Monday, February 15, 2010


From Gloucester Daily Times: Wednesday, January 15, 1908
MADE A FINE PASSAGE: Sch. Clintonia Here This Morning with Frozen Herring

Capt. James Vanamberg is entitled to wear the medal as the hustler from Newfoundland. Generally he has been in sch. Henry M. Stanley, and in that remarkable craft has made passages which has made the eyes of the old stick out with wonder. This trip he went in sch. Clintonia, one of the finest ever built, and when he started for home last Thursday forenoon, he meant to come flying and he did, for last evening at 7 o’clock he tied his craft up at the wharf of Orlando Merchant, in this harbor.
When the Clintonia started, about 30 others hoisted their mainsails together and all started off at the same time. The long legged craft began to dig right in from the start and that Capt “Jimmie” lost no time is shown by the fact that he was here last night and as yet nothing has put in appearance.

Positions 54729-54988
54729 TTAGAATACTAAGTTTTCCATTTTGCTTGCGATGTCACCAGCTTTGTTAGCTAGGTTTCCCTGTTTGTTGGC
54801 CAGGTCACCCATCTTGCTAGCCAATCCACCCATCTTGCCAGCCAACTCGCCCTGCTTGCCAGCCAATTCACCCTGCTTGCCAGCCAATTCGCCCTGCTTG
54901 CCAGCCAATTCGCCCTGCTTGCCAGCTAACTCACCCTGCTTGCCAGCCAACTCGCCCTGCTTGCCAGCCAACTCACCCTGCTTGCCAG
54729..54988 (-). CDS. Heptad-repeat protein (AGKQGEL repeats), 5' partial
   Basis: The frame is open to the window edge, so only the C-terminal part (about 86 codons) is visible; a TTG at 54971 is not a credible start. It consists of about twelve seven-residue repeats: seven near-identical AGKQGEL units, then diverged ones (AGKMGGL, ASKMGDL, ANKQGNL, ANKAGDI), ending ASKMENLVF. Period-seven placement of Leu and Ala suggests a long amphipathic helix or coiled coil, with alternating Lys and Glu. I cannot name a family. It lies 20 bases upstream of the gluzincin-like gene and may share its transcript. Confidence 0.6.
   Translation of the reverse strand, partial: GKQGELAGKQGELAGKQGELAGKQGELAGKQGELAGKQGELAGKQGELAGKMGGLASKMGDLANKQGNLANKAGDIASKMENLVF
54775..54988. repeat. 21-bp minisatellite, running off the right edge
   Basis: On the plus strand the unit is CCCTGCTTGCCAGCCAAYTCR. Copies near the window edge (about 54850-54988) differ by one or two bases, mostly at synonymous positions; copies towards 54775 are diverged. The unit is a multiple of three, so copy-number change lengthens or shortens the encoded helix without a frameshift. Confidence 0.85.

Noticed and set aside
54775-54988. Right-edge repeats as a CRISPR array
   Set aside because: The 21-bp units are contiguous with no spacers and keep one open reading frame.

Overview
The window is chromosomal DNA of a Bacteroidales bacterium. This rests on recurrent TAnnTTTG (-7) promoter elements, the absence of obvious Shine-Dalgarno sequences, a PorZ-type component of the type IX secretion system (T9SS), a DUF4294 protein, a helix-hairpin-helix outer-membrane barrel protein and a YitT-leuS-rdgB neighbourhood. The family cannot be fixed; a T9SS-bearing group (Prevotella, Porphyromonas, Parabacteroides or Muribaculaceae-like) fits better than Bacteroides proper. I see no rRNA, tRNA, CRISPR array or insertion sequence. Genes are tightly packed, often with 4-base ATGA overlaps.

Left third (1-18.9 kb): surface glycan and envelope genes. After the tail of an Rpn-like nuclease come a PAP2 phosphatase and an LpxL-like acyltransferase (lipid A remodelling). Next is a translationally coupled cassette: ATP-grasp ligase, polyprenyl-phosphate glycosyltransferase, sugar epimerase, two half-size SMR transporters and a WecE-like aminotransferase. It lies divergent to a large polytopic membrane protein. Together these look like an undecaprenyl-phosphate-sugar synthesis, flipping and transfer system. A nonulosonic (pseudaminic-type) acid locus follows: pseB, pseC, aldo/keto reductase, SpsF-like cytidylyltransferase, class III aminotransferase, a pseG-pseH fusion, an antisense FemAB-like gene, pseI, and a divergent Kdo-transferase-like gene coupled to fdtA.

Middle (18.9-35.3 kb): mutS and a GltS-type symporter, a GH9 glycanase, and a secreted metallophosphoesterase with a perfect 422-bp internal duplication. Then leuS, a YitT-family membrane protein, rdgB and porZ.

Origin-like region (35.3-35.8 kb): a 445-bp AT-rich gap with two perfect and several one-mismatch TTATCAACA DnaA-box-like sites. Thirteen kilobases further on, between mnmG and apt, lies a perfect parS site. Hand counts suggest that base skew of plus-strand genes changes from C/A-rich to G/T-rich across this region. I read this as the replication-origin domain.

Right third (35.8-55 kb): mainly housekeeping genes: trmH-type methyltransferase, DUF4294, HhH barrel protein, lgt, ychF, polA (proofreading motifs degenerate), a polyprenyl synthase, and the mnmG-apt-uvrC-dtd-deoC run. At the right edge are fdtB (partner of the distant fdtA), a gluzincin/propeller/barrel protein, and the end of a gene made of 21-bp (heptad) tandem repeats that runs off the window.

Capt. Vanamberg reports that about 30 sail of vessels, American and Nova Scotian, left together on Thursday forenoon, sch. Arkona being the first to get underway, followed by sch. Saladin off Canso, N.S. and since then had seen none of the herring fleet.
Up on the corner, when the boys heard that sch. Clintonia was in, they simply remarked, “Well, Jimmie always could do it,” and that meant a lot. As for Skipper Vanamberg himself, he wears the same sized hat that he always did and outside of being pleased to get home, there’s nothing to it with him.

JAMES FORMAN VANAMBURG: b 23 Oct 1876; d 27 Mar 1949 Clarks Harbor, Cape Sable Island, Nova Scotia. He married at Clarks Harbor on 27 Jan 1904
MAE ESTELLE NICKERSON: b 1877; d May 1965.
He was a sea captain, commanding among others, the schooners Elizabeth Howard, Clintonia, Henry & Stanley, Esperantos, Gladys Thurber. He was known as the heaviest sail carrier out of Gloucester, it was said that his ship could be spotted by spars splintered, boom cracked, sails ragged. One of the few skippers to strike on Cape Sable and get off again. At one time he was washed overboard in a storm and the next wave put him back on the ship again. He never lost a ship. [dark hair, later snow white, blue eyes, 5’10”]

My beloved grandfather - I called him Pampa. A quiet, gentle man at home he was NOT when at sea. He and Nana Van were with us on Whitney Rd for a time, and he would come in from sea, open his bag, and put a very large live lobster on the kitchen floor in front of me. I would scream, jump, and run, laughing at the same time. He never learned to drive a car - my Dad once tried to teach him with questionable results - he ran up against a tree in the neighbors yard.